Adorable video: Makai went back to school Monday and received big hugs from his friends who missed him dearly.
EMBROKE PINES, Fla. — A 3-year-old boy received a warm welcome home from his preschool classmates and friends.
Makai Simmons and his mother were visiting family in the Bahamas when Hurricane Dorian hit.
Less than two minutes after the Metro Police pursuit began before dawn Thursday, officers had their fleeing suspect in custody. Handcuffed on the ground, Byron Lee Williams repeatedly told them he couldn’t breathe.
Less than an hour later, he was dead.
Williams’ in-custody death and the officers’ actions remained under investigation as Clark County Assistant Sheriff Charles Hank on Monday shared preliminary details and broadcast a five-minute video clip from an officer’s body-worn camera from Thursday morning.
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⚠️ WARNING ⚠️ This video will shock you & give you chills down your spine. TURN YOUR VOLUME ON. Heather Friesen's story is one that you will never forget. Heather is an athlete that worked extremely hard to become a top indoor player as well as top collegiate beach volleyball athlete at the University of Hawaii. Her world came crashing down one day as she went on a hike on one of Hawaii's most beautiful hiking trails. Heather slipped and fell from a 40-50ft waterfall that broke her ribs and made her lung collapse. In this episode Heather tells you her story about her horrific #accident, but most of all how she recovered mentally and physically to come out even stronger. You do not want to miss this episode!! . #Listen NOW to her incredible story! #LinkinBio 🎙 . . . . . . . . . . . . . . . . #warning #video #inspiring #beachvolleyball #accident #volleyball #hawaii #waterfall
The 26-year-old US woman was hiking with friends when she stopped to admire the view from the top.
One simple slip on a rock and Heather Friesen was tumbling down a waterfall with mostly sharp rocks below.
A second earlier, she had stopped to admire the view along the Ka’au Crater Trail in Honolulu, Hawaii.
Moments later, she was groaning in severe pain after dropping 15 metres – she had 10 broken ribs, a collapsed lung, a fractured scapula and several deep wounds.
The GoPro footage she captured from the 2016 accident makes for horrifying viewing.
Registered nurse Jill Stanek testified before a House committee that she cared for an infant with Down syndrome who had survived an abortion and was left to die in the hospital’s “soiled utility room.”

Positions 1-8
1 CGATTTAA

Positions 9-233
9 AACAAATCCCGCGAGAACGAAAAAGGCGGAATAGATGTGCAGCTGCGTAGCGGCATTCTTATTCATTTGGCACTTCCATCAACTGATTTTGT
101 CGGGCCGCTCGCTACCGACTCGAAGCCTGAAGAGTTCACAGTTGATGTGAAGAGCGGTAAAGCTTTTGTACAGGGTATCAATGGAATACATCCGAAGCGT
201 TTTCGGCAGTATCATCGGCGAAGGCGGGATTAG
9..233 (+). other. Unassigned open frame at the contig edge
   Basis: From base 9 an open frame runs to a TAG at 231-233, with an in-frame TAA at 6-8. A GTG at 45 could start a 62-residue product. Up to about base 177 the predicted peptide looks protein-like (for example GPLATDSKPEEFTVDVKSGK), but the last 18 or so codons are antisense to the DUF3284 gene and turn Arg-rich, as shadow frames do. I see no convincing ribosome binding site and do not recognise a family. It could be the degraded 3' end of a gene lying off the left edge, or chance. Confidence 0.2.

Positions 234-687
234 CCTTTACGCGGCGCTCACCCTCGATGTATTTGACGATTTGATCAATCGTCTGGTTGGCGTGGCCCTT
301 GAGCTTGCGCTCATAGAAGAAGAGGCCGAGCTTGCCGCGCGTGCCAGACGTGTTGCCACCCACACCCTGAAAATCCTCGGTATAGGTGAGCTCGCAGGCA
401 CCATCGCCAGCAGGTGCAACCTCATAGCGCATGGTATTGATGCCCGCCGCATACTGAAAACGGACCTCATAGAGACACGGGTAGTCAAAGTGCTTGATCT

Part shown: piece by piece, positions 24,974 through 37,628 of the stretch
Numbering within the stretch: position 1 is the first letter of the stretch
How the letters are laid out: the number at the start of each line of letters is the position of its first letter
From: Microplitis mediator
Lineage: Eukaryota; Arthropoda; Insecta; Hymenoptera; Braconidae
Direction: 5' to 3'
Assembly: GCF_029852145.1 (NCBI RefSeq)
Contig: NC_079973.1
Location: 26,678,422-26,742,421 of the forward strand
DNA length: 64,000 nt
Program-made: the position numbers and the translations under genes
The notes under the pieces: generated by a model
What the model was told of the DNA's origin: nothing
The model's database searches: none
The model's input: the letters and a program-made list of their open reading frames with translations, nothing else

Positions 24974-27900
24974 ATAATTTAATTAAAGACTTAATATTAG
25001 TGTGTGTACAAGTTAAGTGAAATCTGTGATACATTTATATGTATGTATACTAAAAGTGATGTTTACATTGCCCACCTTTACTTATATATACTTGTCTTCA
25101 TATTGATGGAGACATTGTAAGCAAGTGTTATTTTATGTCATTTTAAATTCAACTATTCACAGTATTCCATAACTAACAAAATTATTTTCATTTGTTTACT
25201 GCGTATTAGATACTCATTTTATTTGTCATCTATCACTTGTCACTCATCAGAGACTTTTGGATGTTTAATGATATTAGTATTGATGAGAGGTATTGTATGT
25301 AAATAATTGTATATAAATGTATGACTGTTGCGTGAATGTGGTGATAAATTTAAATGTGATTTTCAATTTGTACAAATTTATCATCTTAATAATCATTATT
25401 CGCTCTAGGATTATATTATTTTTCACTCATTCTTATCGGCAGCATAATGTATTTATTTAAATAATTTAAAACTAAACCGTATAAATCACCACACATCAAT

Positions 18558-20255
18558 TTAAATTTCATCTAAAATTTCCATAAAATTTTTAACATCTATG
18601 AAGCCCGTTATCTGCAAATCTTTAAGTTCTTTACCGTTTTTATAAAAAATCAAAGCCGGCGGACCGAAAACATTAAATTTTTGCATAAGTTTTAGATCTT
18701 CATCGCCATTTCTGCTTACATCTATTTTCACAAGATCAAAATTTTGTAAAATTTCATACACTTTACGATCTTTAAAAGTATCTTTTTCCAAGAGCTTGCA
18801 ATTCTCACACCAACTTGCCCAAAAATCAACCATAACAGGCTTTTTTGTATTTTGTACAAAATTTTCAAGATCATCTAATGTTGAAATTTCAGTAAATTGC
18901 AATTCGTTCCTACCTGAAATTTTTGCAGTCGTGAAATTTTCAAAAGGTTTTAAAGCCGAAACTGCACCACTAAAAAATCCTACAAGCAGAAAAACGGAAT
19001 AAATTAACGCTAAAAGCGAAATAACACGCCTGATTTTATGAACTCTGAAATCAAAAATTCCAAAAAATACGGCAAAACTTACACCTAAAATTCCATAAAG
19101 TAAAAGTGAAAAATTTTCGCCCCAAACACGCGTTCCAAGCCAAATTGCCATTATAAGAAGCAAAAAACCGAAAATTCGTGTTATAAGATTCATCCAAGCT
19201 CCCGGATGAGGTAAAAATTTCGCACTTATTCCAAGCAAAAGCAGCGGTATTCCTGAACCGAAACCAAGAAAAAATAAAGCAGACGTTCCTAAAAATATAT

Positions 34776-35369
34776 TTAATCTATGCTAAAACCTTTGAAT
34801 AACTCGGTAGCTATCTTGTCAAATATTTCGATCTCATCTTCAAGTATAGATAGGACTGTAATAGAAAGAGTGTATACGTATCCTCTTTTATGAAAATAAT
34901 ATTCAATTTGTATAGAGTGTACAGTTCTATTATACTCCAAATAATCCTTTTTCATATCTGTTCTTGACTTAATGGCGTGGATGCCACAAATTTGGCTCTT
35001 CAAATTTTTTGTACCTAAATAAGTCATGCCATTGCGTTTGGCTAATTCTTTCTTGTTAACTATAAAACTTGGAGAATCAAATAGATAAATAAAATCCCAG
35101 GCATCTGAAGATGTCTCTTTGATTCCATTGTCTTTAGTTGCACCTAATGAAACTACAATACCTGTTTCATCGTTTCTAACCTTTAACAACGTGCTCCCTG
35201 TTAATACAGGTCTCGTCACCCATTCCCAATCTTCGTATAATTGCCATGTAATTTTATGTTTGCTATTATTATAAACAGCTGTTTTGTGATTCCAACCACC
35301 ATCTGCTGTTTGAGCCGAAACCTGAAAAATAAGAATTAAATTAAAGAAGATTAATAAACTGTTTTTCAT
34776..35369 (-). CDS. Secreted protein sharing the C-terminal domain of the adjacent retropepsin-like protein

One night, a nursing co-worker was transporting a baby who had been aborted because he had Down syndrome to our Soiled Utility Room to die – because that’s where survivors were taken.
I could not bear the thought of this suffering child dying alone, so I rocked him for the 45 minutes that he lived. He was 21 to 22 weeks old, weighed about 1/2 pound, and was about the size of my hand. He was too weak to move very much, expending all his energy attempting to breathe. Toward the end he was so quiet I couldn’t tell if he was still alive unless I held him up to the light to see if his heart was still beating through his chest wall.
After he was pronounced dead, I folded his little arms across his chest, wrapped him in a tiny shroud, and carried him to the hospital morgue where we took all our dead patients.
VENICE, LOS ANGELES — Los Angeles police officers took a man into custody Tuesday afternoon after a prolonged foot chase on the sand at Venice Beach.
The circumstances that led to the incident were not immediately clear.
Shortly after 2 p.m., a group of officers were seen pursuing the man as he intermittently ran into the waves that were crashing along the shoreline.
Nearly 30 minutes later, the man stumbled in the shallow water and a group of policemen pounced on him. He was handcuffed and escorted to a nearby LAPD vehicle after a brief apparent struggle.
Sean Tagert, 41, of Powell River. B.C. was diagnosed with ALS, also known as Lou Gehrig’s Disease, in March 2013. In October 2017, he suffered cardiac arrest, and was subsequently placed on a ventilator. His illness robbed him of the ability to move his body, eat, or speak, and he communicated via an eye-gaze computer. His mental acuity was unaffected.
At that time, Tagert’s doctors recommended 24-hour in-home care, which is typical for a person who uses a ventilator full time. Vancouver Coastal Health only initially offered 15.5 hours of care a day. Eventually, after much effort, they increased their offer to 20 hours a day – which still meant that Tagert had to pay $263.50 each day for the remaining four hours of required care.
Tagert and his family continued to fight for coverage of a full day’s care, to no avail.
“Hey everyone. I’ve been quiet lately because I’m just done, worn-out,” wrote Tagert in a July 25 post on his Facebook page.
“So last Friday I officially submitted my Medically assisted death paperwork, with lawyers and doctors, everything in proper order. It’s been over a month since I submitted my appeal to the Vancouver Coastal Health patient care quality department. They didn’t even respond.”
Tagert went on to explain that earlier in the day, two Vancouver Coastal Health officials came to his home, and had refused to talk to him when they realized he was recording the conversation. Eventually, they told his mother that they were there to cut his funding for care hours.
“Welcome to the great Canadian Healthcare system people,” Tagert wrote.
On Aug. 6, he received a medically-assisted death and passed away.